Natural Resource Monitoring at Saint-Gaudens NHP

A Great Blue Heron takes off from Saint-Gaudens Blow-me-down Pond.
A Great Blue Heron takes off from Saint-Gaudens Blow-me-down Pond.

Joe Bartlett



Saint-Gaudens National Historical Park contains the home, studios, and gardens of Augustus Saint Gaudens (1848-1907), America's foremost sculptor of the Gilded Age. Since 1964 the park has preserved, protected and interpreted cultural and natural resources and artwork historically associated with the sculptor. Saint-Gaudens created over 150 works of art, from exquisitely carved cameos to heroic-size public monuments. Works such as the Standing Lincoln monument and the Shaw Memorial, continue to inspire people today and his design for the 1907 Twenty-Dollar Gold Piece, is considered America's most beautiful coin.

The park was once covered by glaciers and glacial meltwaters, but today is home to upland forests, spring seeps, brooks, and two ponds. It is located in Cornish, Sullivan County, New Hampshire and ranges from about 300 to 600 feet above sea level. The park abuts the Connecticut River, a federally designated American Heritage River, and comprises 195 acres owned in-fee, with an additional 175 acres included in the authorized boundary.

The park occurs within the eastern deciduous forest biome, a region dominated by hemlock and hemlock-beech transition and mesic forest types. Well-drained sandy, alluvial soils occur primarily in floodplain and wetland areas of the park, whereas shallow stony soils are more common in the forested areas.

Geologically, the park is underlain with the Gile Mountain formation, a schistose, calcium-rich bedrock that raises the pH of adjacent soils. Park lands are predominately forested, but also include open fields. There are two hiking trails on the property, the Ravine Trail (0.25 miles) and the Blow-Me-Down Trail (1.5 miles). The Ravine Trail skirts the edge of the Blow-Me-Up Brook, while the Blow-Me-Down Trail offers glimpses of the Blow-Me-Down Brook and the Mill and Pond. From these trails a variety of wildlife can be seen; a single hike can bring sightings of Eastern Newts, Beavers, White-tailed Deer, Common Garter Snakes, Mink, and numerous bird species. In all there are over 200 species of birds, mammals, reptiles, amphibians, and fish found at Saint-Gaudens NHS.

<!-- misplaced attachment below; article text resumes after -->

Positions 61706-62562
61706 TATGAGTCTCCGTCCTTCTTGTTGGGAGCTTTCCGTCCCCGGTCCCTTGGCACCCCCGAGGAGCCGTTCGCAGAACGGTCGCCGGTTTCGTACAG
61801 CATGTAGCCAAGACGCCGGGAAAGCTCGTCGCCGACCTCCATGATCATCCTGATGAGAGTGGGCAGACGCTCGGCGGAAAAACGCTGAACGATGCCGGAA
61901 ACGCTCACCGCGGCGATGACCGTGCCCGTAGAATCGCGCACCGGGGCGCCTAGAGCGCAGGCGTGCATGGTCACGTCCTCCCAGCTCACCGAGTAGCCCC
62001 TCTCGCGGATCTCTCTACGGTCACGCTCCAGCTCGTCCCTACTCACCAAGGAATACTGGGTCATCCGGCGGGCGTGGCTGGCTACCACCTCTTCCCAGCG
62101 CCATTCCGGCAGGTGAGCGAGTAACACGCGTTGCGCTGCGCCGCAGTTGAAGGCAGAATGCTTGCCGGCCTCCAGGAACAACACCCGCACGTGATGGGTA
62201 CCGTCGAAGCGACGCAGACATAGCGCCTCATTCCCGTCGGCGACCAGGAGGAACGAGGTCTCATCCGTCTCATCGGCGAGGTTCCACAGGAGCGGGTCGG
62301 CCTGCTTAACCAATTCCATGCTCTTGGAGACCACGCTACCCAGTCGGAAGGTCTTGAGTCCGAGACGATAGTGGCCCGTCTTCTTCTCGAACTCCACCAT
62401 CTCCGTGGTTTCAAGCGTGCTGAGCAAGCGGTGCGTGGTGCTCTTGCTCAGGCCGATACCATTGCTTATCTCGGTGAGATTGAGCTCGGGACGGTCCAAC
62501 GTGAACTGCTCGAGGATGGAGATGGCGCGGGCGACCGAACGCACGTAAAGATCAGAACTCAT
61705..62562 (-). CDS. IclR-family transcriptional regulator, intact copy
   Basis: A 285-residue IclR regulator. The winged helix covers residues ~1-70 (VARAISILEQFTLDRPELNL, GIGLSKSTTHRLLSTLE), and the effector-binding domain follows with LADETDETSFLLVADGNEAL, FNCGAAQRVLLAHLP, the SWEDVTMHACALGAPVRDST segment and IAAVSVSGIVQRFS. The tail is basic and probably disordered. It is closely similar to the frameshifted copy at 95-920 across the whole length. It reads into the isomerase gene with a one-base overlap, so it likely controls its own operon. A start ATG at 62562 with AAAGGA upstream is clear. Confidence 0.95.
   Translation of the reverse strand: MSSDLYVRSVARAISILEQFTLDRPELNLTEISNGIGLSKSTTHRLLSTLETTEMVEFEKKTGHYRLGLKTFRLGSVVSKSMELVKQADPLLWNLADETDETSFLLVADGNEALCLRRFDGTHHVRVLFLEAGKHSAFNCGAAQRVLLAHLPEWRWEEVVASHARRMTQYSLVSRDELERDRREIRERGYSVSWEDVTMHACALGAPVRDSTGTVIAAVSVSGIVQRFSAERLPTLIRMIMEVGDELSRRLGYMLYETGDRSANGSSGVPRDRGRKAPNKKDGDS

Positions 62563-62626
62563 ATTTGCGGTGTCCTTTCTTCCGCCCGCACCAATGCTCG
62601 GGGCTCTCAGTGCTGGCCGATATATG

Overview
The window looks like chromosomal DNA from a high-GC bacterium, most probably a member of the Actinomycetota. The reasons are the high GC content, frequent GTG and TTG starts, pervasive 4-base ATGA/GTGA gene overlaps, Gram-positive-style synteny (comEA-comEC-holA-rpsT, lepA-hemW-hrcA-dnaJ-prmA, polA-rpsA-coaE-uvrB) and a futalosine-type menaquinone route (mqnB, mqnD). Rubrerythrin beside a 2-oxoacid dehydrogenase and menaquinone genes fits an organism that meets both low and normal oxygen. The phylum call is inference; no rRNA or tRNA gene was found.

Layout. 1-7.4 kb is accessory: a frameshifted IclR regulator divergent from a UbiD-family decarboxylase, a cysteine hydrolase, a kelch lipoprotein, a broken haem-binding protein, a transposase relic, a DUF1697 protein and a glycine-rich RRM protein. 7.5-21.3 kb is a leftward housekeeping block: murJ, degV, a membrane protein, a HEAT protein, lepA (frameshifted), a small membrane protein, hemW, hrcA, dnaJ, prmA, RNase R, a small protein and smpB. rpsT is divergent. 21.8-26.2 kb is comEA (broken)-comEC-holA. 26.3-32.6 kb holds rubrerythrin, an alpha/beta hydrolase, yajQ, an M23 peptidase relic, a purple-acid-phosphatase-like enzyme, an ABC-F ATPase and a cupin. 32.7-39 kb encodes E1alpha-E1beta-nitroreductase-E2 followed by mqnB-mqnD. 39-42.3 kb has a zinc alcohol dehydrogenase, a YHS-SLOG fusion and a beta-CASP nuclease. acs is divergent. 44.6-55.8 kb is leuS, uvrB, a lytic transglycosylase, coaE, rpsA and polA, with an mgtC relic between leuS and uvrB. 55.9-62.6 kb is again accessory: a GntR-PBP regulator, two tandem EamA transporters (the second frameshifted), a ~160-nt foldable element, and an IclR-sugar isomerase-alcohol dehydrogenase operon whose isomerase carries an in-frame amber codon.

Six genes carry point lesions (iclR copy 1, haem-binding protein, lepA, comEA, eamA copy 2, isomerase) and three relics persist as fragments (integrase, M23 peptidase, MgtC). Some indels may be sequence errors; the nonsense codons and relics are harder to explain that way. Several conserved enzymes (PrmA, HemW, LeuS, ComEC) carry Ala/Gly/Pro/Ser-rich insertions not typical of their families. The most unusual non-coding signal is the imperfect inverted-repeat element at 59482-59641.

There are over 400 vascular plant species at Saint-Gaudens and seventeen of them are known invasive plants. Each invasive is monitored for spread and is controlled based on its invasiveness, ease of removal, and threat or damage caused by the species.

Long Term Monitoring Programs in the Park


Air Quality Reports

Source: Data Store Saved Search 1187. To search for additional information, visit the Data Store.


Breeding Landbird Reports

Source: Data Store Saved Search 2272. To search for additional information, visit the Data Store.


Forest Health Monitoring Reports

Source: Data Store Saved Search 1189 (results presented are a subset). To search for additional information, visit the Data Store.


Invasive Species Reports

Source: Data Store Saved Search 1458. To search for additional information, visit the Data Store.


Water Quality reports

Source: Data Store Saved Search 1159. To search for additional information, visit the Data Store.


Park Basline Inventories

The Inventory and Monitoring Program provides guidance, funding, and technical assistance for parks to complete a set of 12 baseline, or "basic", natural resource inventories. These basic inventories are common to all parks with significant natural resources, and are intended to provide park managers with the minimum information needed to effectively manage the natural resources of their park.


Park Species Lists

Species lists are available from NPSpecies, the National Park Service's tool for documenting park biodiversity. Keep in mind that these species lists are a work-in-progress. Changes and updates are made as more species are shepherded through a rigorous vetting process. The absence of a species from a list produced with the tool below doesn't necessarily mean the species is absent from a park.

Select a Park:

Select a Species Category (optional):

List Differences

Search results will be displayed here.

Visit NPSpecies for more comprehensive information and advanced search capability. Have a suggestion or comment on this list? Let us know.


Non NPS Citizen Science Opportunities in the Park

Bird observations from eBird

Saint-Gaudens NHS has been set up in eBird as a birding "hotspot". To view infomration on recent and historic bird sightings in the park, click here.

Species observations from iNaturalist

Learn how you can contribute to iNaturalist

View Saint-Gaudens NHP data on iNaturalist website


Saint-Gaudens NHP Science Stories

Loading results...
    Tags: netn

    Last updated: January 13, 2020